Climate change and environmental shocks disproportionately impact the world’s most vulnerable populations. The number of climate-related disasters, including extreme heat, droughts, floods, and storms, has doubled since the early 1990s. Severe weather has decreased crop yields, creating shortfalls in food availability and hiking food prices—one of the key factors in predicting political instability. Humanitarian needs and displacement have spiked in the past decade, which further speaks to the impact of climate, as well as the ongoing impact of protracted conflicts. More people are displaced from their homes today—over 70 million—than at any point since World War II, and 167.6 million people need humanitarian assistance and protection.
In sub-Saharan Africa, South Asia, and Latin America, the impacts of climate change may force over 140 million people to migrate internally by the year 2050. While recent displacements in Syria, Myanmar, and Venezuela garner headlines, the largest number of displaced persons still come from and reside in sub-Saharan Africa. Globally, nearly one-fifth of children are living in a conflict zone, a rise of almost 30 million children from 2016. The combined effect of climate shocks and conflict impacts across borders will continue to challenge development progress and humanitarian response in 2020 and beyond.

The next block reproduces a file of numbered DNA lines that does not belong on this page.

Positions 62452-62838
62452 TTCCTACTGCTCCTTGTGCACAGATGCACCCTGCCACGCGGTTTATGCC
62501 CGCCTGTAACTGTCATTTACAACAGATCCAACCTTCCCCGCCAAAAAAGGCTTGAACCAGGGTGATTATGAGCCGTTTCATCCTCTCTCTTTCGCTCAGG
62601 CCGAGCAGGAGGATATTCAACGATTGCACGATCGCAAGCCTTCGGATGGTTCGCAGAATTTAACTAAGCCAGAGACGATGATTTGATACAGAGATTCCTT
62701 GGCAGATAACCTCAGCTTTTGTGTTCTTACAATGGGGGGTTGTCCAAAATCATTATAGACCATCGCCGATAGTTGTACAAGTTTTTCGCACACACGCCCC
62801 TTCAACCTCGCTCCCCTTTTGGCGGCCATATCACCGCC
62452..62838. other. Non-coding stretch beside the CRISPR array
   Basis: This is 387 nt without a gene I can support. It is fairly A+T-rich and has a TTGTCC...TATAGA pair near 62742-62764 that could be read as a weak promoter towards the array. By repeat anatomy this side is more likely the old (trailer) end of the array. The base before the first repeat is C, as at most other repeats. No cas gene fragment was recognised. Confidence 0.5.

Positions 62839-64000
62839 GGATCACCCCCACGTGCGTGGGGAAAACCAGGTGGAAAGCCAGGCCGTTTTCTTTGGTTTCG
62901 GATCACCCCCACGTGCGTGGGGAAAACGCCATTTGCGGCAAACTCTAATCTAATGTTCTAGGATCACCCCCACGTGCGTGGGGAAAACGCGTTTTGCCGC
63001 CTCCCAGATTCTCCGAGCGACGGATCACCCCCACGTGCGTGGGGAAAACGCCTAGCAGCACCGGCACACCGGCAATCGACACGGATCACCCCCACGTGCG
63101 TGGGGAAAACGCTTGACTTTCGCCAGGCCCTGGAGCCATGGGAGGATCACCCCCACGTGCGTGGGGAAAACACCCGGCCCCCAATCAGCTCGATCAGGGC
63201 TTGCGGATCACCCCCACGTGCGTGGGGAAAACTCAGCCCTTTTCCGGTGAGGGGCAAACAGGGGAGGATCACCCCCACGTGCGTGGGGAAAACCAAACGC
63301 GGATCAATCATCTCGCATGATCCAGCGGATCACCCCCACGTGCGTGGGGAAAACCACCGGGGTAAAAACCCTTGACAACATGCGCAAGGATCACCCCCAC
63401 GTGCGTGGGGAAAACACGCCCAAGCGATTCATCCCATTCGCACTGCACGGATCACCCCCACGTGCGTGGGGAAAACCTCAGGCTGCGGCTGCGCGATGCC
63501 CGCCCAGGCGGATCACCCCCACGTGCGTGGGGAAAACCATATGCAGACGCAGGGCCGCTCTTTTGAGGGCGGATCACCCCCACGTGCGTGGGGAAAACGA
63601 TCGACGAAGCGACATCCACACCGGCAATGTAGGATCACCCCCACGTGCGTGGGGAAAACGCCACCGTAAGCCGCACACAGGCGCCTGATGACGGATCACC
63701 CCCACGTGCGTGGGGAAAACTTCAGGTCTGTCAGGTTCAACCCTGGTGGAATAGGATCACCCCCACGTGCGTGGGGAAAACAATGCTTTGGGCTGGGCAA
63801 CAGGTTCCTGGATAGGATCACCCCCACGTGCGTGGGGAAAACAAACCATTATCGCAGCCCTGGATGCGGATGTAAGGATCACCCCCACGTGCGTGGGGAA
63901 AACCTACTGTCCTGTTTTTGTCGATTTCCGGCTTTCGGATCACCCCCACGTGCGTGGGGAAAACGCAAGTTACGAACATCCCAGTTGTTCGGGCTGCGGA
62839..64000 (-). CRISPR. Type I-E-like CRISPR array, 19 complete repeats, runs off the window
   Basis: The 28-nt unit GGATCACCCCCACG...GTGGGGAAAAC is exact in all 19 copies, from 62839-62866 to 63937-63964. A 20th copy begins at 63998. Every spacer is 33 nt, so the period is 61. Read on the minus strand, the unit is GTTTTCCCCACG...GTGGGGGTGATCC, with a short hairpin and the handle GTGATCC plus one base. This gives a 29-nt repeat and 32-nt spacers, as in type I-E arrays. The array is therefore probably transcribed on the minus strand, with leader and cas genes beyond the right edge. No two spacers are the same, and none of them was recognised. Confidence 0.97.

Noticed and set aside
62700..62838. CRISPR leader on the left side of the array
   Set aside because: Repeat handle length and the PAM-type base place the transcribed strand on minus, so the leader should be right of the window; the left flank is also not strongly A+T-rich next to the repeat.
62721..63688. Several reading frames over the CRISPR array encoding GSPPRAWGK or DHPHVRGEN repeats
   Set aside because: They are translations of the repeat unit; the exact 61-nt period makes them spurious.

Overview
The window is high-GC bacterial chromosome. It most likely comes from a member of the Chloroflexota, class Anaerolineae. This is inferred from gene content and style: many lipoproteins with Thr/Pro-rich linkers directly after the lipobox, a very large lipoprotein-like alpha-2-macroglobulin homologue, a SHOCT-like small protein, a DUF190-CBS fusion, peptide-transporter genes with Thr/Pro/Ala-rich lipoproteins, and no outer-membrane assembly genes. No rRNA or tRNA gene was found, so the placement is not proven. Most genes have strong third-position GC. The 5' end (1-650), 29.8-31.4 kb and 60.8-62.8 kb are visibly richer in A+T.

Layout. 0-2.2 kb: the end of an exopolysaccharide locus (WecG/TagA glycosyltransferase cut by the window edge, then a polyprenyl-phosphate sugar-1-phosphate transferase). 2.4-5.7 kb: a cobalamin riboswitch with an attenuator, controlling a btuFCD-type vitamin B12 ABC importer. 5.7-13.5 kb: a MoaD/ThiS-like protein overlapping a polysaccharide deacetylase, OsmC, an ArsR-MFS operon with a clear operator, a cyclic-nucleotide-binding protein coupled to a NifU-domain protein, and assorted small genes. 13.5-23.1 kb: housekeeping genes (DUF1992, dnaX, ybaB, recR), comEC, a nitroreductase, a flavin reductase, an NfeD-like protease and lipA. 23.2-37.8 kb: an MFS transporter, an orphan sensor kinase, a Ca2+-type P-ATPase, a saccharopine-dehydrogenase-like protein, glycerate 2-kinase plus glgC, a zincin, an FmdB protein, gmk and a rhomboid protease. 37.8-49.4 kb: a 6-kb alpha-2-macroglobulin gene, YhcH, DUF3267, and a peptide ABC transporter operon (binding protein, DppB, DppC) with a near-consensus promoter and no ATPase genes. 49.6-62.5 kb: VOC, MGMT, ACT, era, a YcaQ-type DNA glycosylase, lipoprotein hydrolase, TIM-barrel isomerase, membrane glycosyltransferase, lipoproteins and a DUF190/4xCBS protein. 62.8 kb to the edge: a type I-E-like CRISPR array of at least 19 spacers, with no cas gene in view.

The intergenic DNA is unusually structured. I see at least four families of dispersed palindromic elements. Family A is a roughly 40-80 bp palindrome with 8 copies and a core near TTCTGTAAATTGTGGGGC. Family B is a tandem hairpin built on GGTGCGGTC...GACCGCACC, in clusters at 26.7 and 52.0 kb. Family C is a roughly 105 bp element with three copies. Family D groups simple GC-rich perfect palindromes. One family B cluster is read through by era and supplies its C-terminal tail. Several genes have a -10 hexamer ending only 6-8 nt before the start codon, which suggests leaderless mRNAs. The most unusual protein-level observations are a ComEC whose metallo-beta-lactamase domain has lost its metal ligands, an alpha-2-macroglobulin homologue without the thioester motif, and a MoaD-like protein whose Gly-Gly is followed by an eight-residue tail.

Growth and progress are unequal.
With a global population anticipated to reach 9.7 billion by 2050, inequality is a growing issue that has not been sufficiently resolved by the progress that governments and development actors have made. By 2030, the majority of the world will no longer live in poverty, but 80% of the world’s poorest are expected to live in fragile state contexts. Rapid urbanization will continue, with nearly 60% of the world’s population projected to live in cities by 2030. Over 1 billion people in the world live in slums, and most of the global population growth is occurring in Asia and Africa, where cities cannot easily absorb the increased population.